MADISON, Wis. - Madison traffic engineers are undertaking a project to make Park Street a "connected vehicle corridor," updating infrastructure to allow vehicles to communicate with traffic signals, signs, pedestrians and more. It would be one of the first of its kind in the nation.
"We want to improve transportation safety, we want to improve the mobility, we want to improve the bus on-time performance," said Yang Tao, an assistant city traffic engineer.
The U.S. Department of Transportation says "connected vehicles could dramatically reduce the number of fatalities and serious injuries caused by accidents on our roads and highways."
"Cars on the highway, for example, would use short-range radio signals to communicate with each other so every vehicle on the road would be aware of where other nearby vehicles are," the agency's website states. "Drivers would receive notifications and alerts of dangerous situations, such as someone about to run a red light as they're nearing an intersection or an oncoming car, out of sight beyond a curve, swerving into their lane to avoid an object on the road."
Tao said Madison is only one of a handful of cities testing out this technology. He said Park Street was chosen for the program because of its importance to the city's transportation network, serving the city's medical facilities and a high number of public transit riders.
"Park Street is one of the major corridors connecting downtown Madison and the UW campus with the only freeway that we have," Tao said.
According to USDOT, connected vehicle technology uses a system called dedicated short-range communications (DSRC), which is similar to Wi-Fi. It also makes use of GPS, cellular networks, Bluetooth and other communications systems, to, the agency says, "attain 360-degree awareness of nearby vehicles."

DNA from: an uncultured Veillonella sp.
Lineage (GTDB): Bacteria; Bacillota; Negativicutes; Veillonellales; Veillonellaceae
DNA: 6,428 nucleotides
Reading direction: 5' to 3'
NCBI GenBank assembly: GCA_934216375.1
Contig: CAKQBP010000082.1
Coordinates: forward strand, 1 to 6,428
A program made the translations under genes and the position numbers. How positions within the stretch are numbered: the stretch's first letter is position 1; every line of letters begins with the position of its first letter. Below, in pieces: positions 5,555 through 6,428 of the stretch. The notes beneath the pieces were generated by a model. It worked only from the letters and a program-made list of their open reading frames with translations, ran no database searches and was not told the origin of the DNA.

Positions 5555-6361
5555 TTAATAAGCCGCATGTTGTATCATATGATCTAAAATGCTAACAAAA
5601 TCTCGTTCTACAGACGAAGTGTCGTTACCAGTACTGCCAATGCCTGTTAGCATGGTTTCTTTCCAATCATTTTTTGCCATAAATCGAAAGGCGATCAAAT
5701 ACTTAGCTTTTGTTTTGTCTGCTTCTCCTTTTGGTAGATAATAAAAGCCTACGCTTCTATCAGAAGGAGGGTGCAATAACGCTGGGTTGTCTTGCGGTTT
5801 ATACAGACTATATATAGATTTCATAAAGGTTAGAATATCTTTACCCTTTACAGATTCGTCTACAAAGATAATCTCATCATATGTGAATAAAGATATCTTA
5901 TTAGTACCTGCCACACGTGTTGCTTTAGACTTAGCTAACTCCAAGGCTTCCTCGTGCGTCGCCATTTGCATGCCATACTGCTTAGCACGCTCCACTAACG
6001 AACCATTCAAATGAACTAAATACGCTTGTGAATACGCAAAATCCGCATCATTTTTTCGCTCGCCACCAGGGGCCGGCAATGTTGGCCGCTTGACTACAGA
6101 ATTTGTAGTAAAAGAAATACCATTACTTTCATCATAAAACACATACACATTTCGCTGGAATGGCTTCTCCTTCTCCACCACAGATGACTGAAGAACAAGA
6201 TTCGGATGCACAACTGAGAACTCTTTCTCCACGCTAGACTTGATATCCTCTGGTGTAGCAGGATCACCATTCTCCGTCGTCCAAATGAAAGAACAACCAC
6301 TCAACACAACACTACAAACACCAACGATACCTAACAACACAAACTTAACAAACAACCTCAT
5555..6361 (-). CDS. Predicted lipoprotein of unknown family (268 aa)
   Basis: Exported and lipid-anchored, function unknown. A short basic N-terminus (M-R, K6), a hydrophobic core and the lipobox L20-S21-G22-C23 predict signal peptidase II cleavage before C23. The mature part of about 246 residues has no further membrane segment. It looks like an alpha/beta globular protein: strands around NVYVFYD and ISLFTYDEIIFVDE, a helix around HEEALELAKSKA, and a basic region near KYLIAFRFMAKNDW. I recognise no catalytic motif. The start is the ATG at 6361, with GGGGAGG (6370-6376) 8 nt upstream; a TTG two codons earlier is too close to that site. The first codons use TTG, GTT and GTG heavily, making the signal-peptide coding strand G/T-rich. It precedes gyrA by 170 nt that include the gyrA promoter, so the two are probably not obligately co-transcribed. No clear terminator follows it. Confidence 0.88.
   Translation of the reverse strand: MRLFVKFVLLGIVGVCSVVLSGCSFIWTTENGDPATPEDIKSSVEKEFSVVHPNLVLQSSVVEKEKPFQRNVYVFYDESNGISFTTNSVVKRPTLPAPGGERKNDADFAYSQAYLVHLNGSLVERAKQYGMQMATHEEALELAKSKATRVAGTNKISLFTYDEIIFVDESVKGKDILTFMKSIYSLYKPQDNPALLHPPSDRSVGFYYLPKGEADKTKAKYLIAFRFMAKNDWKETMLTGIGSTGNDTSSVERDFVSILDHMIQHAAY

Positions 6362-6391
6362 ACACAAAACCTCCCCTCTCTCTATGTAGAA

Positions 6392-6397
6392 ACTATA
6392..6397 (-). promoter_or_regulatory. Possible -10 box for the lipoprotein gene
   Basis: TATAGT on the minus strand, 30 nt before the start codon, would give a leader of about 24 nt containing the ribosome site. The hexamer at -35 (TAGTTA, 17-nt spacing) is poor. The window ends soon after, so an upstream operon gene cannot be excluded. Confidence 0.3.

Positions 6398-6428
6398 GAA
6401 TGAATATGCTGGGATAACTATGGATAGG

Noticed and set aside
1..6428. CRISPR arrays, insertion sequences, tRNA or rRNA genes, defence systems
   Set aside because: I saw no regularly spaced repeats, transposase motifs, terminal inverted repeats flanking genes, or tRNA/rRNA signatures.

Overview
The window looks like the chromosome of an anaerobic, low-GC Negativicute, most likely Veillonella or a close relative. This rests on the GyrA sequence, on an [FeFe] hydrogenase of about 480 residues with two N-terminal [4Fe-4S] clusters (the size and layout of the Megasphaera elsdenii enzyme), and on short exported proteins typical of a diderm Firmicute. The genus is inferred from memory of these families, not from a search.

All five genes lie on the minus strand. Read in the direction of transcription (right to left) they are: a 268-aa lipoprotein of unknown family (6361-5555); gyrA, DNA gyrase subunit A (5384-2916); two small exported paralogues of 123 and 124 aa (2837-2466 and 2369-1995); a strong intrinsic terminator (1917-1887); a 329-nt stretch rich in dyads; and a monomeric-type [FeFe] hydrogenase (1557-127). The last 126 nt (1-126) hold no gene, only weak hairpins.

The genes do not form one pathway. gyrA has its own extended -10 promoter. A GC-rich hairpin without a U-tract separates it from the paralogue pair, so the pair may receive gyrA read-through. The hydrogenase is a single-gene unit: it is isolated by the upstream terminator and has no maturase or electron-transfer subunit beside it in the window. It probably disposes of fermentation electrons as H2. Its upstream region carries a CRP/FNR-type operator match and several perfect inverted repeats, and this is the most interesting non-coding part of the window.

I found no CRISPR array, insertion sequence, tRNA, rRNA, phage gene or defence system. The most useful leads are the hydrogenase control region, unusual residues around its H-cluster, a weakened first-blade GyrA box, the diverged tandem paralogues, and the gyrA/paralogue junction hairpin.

The city is working with UW-Madison's Traffic Operations and Safety Laboratory to model and implement the program.
Transportation Systems Engineer Jonathan Riehl said connected vehicle technology can improve safety and commute times, but for it to work, car companies will need to adopt it. The good news, he said, is that Cadillac already has started to, and other car companies are looking to follow its lead.
He said connected vehicle technology can lead to positive results for drivers even without widespread use.
"Even with as little as 5 percent of vehicles connected, you can write algorithms to improve travel time," Riehl said.
The city is partnering with private companies to test and implement the technology; Tao said the Park Street corridor could be fully connected within the next few years.
Riehl said if the project is a success, other Madison roads will follow.
"I think there's 200-and-some-odd signals throughout the city," Riehl said. "We'd like to connect them all eventually."
While connected vehicles don't necessarily mean self-driving vehicles, Tao said implementing connected vehicle technology on Park Street will lay the groundwork for autonomous vehicle use in Madison.
"A vehicle can be both connected and autonomous," Tao said. "I think in the future, an autonomous vehicle is probably going to be a connected vehicle."
The project is currently being funded through private partnerships with hopes of getting federal grants in the future, Tao said.
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